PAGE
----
Afghanistan is not the first country that comes to mind when you are thinking about a travel destination. Likely you may associate it first and foremost with images of bearded men blowing themselves up in the name of religion. But it was not always so . . . Back in the heady 60’s and 70’s the country was an integral part of the overland trail to India. Kabul was on par with Kathmandu as a destination to hang out and chill for a while on the long journey to the East.
And then it all collapsed. The tragic story of the last three decades is well known to all but the most ignorant: coups, invasions, civil wars, terrorist camps, more wars, western intervention and, voila, we come to the present. Afghanistan is not peaceful, but neither has it descended, yet, into the complete anarchy of the nineties.
The obvious question as a traveller is of course: is it safe? No! Can it be travelled? Yes, but only if you come very well prepared, know the risks and are prepared to accept them. If you are dead set on visiting this country be aware that this is not a “normal” country. When I say be prepared, I mean you should know and check and re-check the current security situation. Visit Afghanistan forums, security platforms and, if possible, talk to people who have been there recently or are there currently. Listen to the advice given and be prepared to give up on your plans if it turns out they are unfeasible. Be flexible. The situation in the country is fluid; safe areas turn dangerous, dangerous areas can become more secure.
But if you go, or if the situation changes for the better you will be well rewarded. Below are some of the highlights of Afghanistan.
Highlights from Afghanistan
- Watching the sun set over the Musalla Complex from Herat Citadel, after strolling through the bazaar and visiting its impressive Friday Mosque
- Visiting the enigmatic Minaret of Jam deep in the Hindu Kush mountains, it’s tall, it’s impressive, it’s in the middle of nowhere!
- Being awed by the mirroring, blue jewelled lakes of Band-e Amir, aptly named the Lakes of Awe.
- Contemplate the causes of religious fanaticism as you gaze at the empty alcoves in Bamiyan
- Stroll along the bazaars of Kabul, or visit the famous Kabul Museum and marvel how the curators managed to save so many pieces from destruction by hiding them
- Watch the devout pay homage to the son-in-law of the Prophet, at the shrine of Hazrat Ali in Mazar-e-Sharif (aka Mazar-i-Sharif)
- Feel like Indiana Jones in Balkh, once called the Mother of Cities by the Arabs because of its great age
- Hike in the only (relatively) safe part of Afghanistan, the Wakhan Corridor (aka Vakhan Corridor)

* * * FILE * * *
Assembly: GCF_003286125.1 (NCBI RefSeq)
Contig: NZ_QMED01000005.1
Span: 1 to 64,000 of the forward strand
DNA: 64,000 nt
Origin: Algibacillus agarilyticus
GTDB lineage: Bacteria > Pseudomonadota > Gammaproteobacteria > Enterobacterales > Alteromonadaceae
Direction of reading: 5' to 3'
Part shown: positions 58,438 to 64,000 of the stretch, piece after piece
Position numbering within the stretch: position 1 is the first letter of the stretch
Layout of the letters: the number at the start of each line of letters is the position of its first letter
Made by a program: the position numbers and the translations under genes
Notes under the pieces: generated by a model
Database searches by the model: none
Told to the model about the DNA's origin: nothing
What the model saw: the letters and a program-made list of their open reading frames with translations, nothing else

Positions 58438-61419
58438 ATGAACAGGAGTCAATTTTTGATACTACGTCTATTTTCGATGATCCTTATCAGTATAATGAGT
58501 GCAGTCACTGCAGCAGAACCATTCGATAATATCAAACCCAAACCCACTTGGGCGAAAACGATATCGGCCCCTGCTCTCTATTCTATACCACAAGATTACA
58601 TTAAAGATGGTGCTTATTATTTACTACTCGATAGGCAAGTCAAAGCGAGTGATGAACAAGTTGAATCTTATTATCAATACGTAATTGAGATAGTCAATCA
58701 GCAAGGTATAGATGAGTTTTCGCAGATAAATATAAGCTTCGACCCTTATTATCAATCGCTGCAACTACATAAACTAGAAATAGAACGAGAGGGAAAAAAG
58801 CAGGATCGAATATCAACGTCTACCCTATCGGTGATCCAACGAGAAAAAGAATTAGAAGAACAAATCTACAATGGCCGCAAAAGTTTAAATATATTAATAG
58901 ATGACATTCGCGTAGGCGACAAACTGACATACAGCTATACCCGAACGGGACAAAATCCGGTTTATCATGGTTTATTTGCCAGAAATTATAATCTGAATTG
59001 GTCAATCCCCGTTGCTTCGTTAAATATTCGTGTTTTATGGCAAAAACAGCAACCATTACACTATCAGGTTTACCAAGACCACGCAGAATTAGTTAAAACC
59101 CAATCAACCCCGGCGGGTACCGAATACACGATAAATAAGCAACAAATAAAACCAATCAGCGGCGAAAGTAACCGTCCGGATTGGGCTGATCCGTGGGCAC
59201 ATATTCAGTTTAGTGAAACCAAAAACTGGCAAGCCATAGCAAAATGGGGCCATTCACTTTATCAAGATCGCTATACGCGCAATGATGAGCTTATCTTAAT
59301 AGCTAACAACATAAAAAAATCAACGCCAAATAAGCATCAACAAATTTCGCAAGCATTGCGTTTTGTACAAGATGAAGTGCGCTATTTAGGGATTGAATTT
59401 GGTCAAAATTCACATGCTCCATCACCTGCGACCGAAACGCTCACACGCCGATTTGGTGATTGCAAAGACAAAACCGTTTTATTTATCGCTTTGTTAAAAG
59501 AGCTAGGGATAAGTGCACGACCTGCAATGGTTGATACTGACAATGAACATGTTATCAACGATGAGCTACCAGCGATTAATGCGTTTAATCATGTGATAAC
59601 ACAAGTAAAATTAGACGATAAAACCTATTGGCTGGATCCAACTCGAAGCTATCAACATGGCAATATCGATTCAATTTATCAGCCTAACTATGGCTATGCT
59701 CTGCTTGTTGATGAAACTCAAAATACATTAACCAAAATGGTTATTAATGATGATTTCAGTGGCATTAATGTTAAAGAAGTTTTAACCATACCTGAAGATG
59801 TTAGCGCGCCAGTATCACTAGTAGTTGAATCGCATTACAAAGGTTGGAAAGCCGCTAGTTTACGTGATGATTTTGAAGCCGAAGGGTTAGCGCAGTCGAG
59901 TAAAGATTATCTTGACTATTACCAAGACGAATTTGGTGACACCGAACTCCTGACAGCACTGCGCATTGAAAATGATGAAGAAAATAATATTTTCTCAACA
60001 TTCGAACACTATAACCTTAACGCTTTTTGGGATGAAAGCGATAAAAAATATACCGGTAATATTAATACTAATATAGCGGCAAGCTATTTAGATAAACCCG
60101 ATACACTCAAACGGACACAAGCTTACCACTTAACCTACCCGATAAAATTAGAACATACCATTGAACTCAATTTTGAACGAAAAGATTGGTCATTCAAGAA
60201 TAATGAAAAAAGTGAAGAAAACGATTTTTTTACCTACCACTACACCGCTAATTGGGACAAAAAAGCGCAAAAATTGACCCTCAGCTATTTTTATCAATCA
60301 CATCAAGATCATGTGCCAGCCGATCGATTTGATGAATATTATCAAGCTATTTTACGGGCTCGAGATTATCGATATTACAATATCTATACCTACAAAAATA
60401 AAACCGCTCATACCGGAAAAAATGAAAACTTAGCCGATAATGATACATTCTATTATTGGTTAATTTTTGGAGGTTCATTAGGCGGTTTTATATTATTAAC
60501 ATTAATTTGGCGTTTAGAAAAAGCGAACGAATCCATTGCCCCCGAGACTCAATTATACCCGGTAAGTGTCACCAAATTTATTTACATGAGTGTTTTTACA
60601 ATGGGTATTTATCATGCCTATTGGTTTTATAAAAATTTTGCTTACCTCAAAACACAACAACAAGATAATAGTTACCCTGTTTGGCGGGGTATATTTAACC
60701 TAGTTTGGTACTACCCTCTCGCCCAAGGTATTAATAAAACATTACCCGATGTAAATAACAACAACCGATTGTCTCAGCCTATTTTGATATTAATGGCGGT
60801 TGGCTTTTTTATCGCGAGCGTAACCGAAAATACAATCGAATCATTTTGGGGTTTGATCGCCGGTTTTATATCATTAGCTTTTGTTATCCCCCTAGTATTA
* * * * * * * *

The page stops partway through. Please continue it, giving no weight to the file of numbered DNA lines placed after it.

- Discover the famed hospitality and friendliness of the Afghans!
Hints and Tips for Afghanistan
- Where to start? This is a war-zone, be aware of that! As mentioned earlier, do your research on the country and the current situation before even contemplating going there. I can’t stress this enough!
- Unless you are totally certain that the road is safe, fly! Take internal flights to get to where you want to go. Roadside bombings are a real risk, as are kidnappings, firefights and landmines.
- There are no safe places anywhere in Afghanistan, only “safer” places. As a general rule, the north is slightly more secure than the south. Again this means nothing as insurgents can and do strike at will even in the north, and sometimes it can seem that the north is more dangerous than the south. The safest part of the country is probably the Wakhan Corridor, which can be reached via Tajikistan, but even there, get the latest information on the security situation before going!
- Grow a beard, wear traditional clothing, and blend in as much as possible. Not everybody does it, but it probably will make you feel safer and it does reduce the risk. Standing out makes you an easy target. If somebody intent on doing harm has to look twice to recognize you as a foreigner you have already halved your chances of it happening.
- The main languages spoken in Afghanistan are Dari and Pathan, and everybody will love you if you speak a few words of either.
- Lastly, be wary, but don’t be too wary. Not all Afghans are terrorists; in fact Afghans are probably the friendliest folk in the region. Talk to them and get to know them, you won’t be disappointed!